Game Development Personal Development

Thousander Club Update

Besides attempting to work on game development for 1,000 hours this year, I also wanted to come up with 1,000 new game ideas. The Thousander Club is definitely a great way to raise your game.

As a reminder, I should have about three hours or ideas per day. Below I list my actual numbers versus the numbers I should be at:

Game Hours: 1 / 83
Game Ideas: 11 / 83

Ahem. Not so good, but I didn’t join until the second week of January. Still, it doesn’t justify the majority of the missing numbers.

If I notice that I am getting down on myself too much for not hitting the right numbers, I might start displaying them differently. Until then, I think it is good to know what progress I am making as well as how far along I should be. I will try to post these updates regularly on Monday.

7 replies on “Thousander Club Update”

This is fantastic to see — I think that all of us keeping our goals top of mind and sticking with it is far more important than any number associated with it. 11 ideas out of 1 serious hour is great. It means you are being very honest with youself about what hours are truly productive. That has been my biggest challenge — how to shift unproductive time over to productive time and how to be brutally honest with myself about it. I am at 33 hours, mostly because I had already gotten started when I suggested the idea. Can I post your hours to my blog occasionally once you really get going?

Also, I have a question for something I am working on, if you have any thoughts on it. How many man-hours do you think it takes to produce a fully-formed indie game? How about a multi-million dollar AAA nextgen game? Right now I am landing on a standard studio model of a team of 10 (programmers, artists, admins, producers) working fulltime+ for 18 months, or about 30,000 hours. It has to do with the Thousander Club idea.


I do notice that I’m a bit more conscious of what I do. I’ll start to ask, “Should I really be doing this when I have game development to do?” “What is the best use of my time right now?” is once again becoming an important question. So far it has created more guilt than productivity, but I’m quickly turning it around. B-)

You can post my hours on your blog. I think it would be great to see how everyone’s progress is going.

As for man hours to make a fully formed indie game…I’m not sure. Game in a Day shows that you can make some really great and fun games within 24 hours, and similar competitions have featured completed games from two days to a couple of weeks. I think it is generally expected to take six months to create and polish up an indie game, but it obviously varies depending on the scope and type. A indie match-3 puzzle game might take months but an indie space simulation might take years.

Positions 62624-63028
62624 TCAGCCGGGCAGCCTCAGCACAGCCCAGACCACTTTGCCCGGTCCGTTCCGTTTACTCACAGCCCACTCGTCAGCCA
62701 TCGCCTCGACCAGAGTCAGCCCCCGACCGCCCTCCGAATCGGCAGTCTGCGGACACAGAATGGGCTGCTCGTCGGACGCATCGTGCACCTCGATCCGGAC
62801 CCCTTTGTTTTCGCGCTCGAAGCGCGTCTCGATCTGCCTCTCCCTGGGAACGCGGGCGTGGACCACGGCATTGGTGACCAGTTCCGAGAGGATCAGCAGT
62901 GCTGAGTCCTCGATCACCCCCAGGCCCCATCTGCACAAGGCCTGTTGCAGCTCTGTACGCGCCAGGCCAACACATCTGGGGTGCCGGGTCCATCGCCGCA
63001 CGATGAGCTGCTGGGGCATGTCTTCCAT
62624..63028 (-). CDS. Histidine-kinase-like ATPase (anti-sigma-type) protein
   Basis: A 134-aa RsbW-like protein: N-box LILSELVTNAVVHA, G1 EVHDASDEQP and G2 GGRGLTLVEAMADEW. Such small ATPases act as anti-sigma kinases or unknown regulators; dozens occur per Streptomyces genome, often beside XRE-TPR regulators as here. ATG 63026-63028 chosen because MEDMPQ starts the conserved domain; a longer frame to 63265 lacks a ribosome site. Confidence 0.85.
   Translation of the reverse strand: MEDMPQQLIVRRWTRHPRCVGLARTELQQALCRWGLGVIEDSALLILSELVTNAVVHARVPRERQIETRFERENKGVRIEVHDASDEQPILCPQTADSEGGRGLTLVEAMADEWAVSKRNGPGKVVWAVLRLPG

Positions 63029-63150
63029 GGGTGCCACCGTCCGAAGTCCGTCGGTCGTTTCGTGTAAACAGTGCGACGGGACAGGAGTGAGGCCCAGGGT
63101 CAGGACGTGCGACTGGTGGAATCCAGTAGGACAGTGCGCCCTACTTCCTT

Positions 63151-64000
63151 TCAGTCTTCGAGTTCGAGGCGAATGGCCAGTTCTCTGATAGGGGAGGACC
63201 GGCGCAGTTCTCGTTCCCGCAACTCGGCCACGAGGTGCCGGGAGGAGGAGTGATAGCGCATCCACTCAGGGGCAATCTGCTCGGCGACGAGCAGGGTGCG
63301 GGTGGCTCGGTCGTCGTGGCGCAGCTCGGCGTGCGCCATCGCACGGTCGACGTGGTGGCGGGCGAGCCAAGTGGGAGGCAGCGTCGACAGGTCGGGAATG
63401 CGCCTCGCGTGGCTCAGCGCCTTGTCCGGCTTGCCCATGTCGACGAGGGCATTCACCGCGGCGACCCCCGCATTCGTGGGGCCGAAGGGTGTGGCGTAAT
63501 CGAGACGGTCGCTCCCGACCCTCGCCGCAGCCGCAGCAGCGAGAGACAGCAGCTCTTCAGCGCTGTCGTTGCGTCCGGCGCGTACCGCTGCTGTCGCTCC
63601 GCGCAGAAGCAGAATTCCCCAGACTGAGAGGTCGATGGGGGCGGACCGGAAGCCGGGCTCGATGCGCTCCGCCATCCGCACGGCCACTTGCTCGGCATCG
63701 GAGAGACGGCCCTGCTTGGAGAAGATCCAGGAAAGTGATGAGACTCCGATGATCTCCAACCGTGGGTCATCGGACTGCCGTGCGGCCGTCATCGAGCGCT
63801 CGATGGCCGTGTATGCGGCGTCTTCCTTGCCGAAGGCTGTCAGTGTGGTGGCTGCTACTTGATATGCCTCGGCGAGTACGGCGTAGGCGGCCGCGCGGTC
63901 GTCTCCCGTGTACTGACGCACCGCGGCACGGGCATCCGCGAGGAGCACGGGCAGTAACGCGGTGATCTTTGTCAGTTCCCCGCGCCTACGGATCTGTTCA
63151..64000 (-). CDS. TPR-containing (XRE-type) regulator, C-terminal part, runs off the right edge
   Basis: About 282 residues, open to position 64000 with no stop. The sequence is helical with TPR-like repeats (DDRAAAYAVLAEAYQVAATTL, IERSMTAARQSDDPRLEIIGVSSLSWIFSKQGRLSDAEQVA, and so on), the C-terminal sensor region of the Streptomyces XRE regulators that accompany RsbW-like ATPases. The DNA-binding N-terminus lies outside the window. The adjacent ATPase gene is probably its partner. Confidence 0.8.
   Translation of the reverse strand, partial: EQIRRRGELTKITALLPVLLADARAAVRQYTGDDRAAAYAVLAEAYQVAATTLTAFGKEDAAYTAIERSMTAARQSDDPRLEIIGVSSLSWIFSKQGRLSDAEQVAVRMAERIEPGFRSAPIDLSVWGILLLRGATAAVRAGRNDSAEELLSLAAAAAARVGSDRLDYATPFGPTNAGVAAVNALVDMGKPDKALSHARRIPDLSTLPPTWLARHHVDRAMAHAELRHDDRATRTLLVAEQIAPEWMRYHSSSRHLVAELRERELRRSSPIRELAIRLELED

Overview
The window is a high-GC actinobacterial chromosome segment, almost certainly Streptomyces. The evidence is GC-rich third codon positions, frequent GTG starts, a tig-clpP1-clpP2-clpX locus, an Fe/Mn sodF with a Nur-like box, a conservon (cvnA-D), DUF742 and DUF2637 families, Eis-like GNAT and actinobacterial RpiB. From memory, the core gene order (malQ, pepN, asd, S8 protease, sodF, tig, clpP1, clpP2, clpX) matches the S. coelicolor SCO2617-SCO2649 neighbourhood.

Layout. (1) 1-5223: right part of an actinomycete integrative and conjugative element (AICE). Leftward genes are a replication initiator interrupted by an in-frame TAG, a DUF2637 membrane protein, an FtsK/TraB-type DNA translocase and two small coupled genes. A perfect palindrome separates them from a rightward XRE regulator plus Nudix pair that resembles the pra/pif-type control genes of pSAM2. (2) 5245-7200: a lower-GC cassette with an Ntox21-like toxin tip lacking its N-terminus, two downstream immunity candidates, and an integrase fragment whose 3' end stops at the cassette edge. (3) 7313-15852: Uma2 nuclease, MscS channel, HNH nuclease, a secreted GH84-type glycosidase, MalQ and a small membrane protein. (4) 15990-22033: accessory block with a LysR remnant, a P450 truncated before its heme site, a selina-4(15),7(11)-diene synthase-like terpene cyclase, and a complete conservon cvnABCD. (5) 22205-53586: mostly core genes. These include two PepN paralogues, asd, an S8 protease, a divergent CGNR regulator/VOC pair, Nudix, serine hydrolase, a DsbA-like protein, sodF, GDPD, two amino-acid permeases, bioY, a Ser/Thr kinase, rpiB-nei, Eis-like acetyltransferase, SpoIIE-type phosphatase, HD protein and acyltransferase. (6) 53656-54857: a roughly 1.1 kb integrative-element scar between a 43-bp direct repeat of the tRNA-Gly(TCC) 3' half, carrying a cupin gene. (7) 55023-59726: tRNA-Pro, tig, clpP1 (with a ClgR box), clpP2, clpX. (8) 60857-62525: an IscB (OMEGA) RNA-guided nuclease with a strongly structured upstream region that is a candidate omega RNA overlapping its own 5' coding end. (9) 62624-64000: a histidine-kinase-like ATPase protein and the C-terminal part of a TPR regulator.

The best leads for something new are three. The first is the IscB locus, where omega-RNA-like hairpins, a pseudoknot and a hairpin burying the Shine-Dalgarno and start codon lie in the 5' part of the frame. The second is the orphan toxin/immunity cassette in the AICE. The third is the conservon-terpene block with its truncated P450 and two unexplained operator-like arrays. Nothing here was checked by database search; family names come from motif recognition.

Have you heard of Brooks’ Law? The idea is that as more people are added to a team, the number of communication channels increase exponentially. When you have a team of two, it is a lot easier to communicate than it is when you have a team of 10. That’s 10 people to keep on the same page. Imagine mainstream developers working with teams of 50 or 300!! There are ways to mitigate it, but the idea is that the man-month is mythical. The Mythical Man Month by Brooks focuses on it.

Suffice it to say that it is difficult to discuss how many man-hours it would take because the communication overhead changes drastically as you add more people to a team. Of course, a team of one now has to deal with doing everything himself, which is also inefficient because he/she can only handle one thing at a time.

Brooks’ Law is exactly the premise I was working on independently as a topic for a blog, although didn’t know it by name — I didn’t know someone had already explored it in detail. I guess I have some research to back up my personal experience of managing a design studio for the last 5 years. Now I have some reading to do.

Gb – I don’t think you’re doing bad at all. I only have 7 hours logged into the thousander club. I always seem to stay up late, and get up late, and then not get anything done. I’m going to try to change it real soon. I just have to readjust my sleep schedule.

Planning on challenging myself to do my adventure game in 100 hours to add to that 7. The point will be getting the important part of the game done quickly. By the end of that 100 hours I should have a fully working game with all the areas, characters, puzzles implemented in the crudest fashion possible. There should only be enough graphics to portray the story i’m trying to tell. The thing this won’t have is polish, balance, and content. I can spend any number of hours on that once this is working.

I just want to do something that shows results as quick as possible to get me motivated to do the rest.

Keep up the good work.

What’s frustrating is when you wake up the next day thinking to yourself, “What the heck did I do last night that prevented me from making my game?” You feel guilty, which is demotivating, and you naturally resolve to not only do better but to try to make up for it. And of course, you can’t.

Since I’m doing weekly updates, I should compare my time compared to the 21 hours I was expected to handle that week. I can still see my progress towards 1,000 hours, but this way I don’t waste time feeling guilty about the past.

This weekend should be a good chance for me to get some quick points on the board. I imagine that motivation shouldn’t be less of a problem afterwards.

Good luck to you!

“What’s frustrating is when you wake up the next day thinking to yourself, “What the heck did I do last night that prevented me from making my game?” You feel guilty, which is demotivating, and you naturally resolve to not only do better but to try to make up for it. And of course, you can’t.”

That’s exactly what happens to me. Welp here’s to future success!


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